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Brodie of Brodie talks to Sam Marshall (9 of 16)

castles; stately homes; clans; Brodies; NTS; audio

Moray Firth Radio

MFR: Brodie of Brodie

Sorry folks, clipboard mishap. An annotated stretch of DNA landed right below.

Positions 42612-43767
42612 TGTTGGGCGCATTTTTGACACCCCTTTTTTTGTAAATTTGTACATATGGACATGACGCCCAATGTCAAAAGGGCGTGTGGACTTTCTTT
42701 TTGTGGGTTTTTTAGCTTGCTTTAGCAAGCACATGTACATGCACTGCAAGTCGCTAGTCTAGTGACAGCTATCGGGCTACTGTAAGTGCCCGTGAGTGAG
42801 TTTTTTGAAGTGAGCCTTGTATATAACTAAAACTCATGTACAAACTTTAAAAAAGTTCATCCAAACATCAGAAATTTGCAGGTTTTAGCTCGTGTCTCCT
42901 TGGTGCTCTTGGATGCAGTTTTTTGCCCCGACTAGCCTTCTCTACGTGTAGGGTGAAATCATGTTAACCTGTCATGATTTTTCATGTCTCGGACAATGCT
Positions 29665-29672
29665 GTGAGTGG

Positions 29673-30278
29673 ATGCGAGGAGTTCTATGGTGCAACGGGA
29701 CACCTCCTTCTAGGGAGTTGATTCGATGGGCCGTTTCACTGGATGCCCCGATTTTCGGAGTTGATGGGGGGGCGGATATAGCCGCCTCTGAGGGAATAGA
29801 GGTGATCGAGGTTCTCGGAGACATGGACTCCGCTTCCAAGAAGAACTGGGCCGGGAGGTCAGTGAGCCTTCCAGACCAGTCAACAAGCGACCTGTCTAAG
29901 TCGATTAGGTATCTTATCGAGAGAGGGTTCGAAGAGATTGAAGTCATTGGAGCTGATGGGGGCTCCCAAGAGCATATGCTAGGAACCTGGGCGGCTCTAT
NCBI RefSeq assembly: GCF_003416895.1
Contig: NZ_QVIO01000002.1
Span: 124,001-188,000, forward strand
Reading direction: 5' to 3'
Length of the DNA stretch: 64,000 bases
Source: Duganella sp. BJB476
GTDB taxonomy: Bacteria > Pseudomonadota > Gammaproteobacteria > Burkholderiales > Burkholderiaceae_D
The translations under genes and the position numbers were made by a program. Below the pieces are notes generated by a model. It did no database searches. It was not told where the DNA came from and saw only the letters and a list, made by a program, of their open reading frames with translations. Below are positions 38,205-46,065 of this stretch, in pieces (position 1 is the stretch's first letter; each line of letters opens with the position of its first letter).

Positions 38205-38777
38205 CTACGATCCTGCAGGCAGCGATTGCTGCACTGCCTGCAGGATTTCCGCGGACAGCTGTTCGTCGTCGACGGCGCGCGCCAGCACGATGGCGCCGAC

Montague Ninian Alexander Brodie (1912 - 2003) became chief of Clan Brodie on 15 February, 1943, the 25th Brodie of Brodie. Educated at Eton, he went on to join the acting profession and it was during his time with the Perth Repertory Company that he met his future wife, Helena Budgeon. Later in his life he gave up the theatre and helped his mother run the Brodie Estate. During the Second World War he served with the Royal Artillery and later held the offices of Justice of the Peace for Morayshire, and Deputy Lieutenant of Nairnshire. In 1978 he was forced, through financial circumstances, to hand Brodie Castle over to the National Trust for Scotland.<br /> <br /> In this audio extract from the Moray Firth Radio programme 'Marshall Meets' Ninian talks to Sam Marshall about some famous actors.<br /> <br /> Interviewer: You occasionally rubbed shoulders with very famous actors indeed. You mentioned to me Robert Donat. <br /> <br /> Yes.<br /> <br /> Interviewer: What sort of person was he?<br /> <br /> Robert Donat, he was - he was a - a very - well he was a very big film star at the time. I was in the Old Vic Company just at the outbreak of war. I was in a very small capacity, playing small parts and understudying, but he was a star and he was just at the height of his fame. His film 'Goodbye Mr. Chips', which was a colossal Christmas success was just released in the Provinces at that time and with the outbreak of war we didn't go into the Old Vic, we toured the Provinces instead. So, of course it was extremely popular. All the fans were flocking to see Robert Donat and we had a battle to get out of the stage door each night.The war by then had begun and the blackout was on so we came out with torches shone in our faces.<br /> <br /> Interviewer: To see who you were?<br /> <br /> All the fans were trying to see if we were Robert Donat. They didn't know that he was always smuggled out by a side door and didn't come out the stage door at all.<br /> <br /> Interviewer: The other famous name that features in your story is Stewart Granger. He was in fact your best man?<br /> <br /> Yes, he was the best man at my wedding. He was a fellow student with me at the Webber Douglas. He was in that Old Vic Company and we were getting married while the tour was on. In fact, we were playing - we were married in London - but we were playing in Streatham Hill Theatre which is now, I think, bingo or something like that. But it was one of the suburban theatres in London where the big tours used to go to and Stewart Granger was the - Jimmy, as he's - he's really 'Jimmy Stewart' - he took - changed his name from James Stewart because the James Stewart was by then coming to stardom and so he called himself Stewart Granger.- and Jimmy was the only one of that company that I'd known for any length of time, so I asked him to be my best man. And we were married in the morning at Holy Trinity, St. Marylebone. I - we had a short reception at the Lamb Hotel. I then deposited my bride at the Grosvenor Hotel in Victoria and took the train down to Streatham Hill where I had to play the matinee. I wasn't in the play that evening though, so I came back and we were able to have a nice first night of honeymoon evening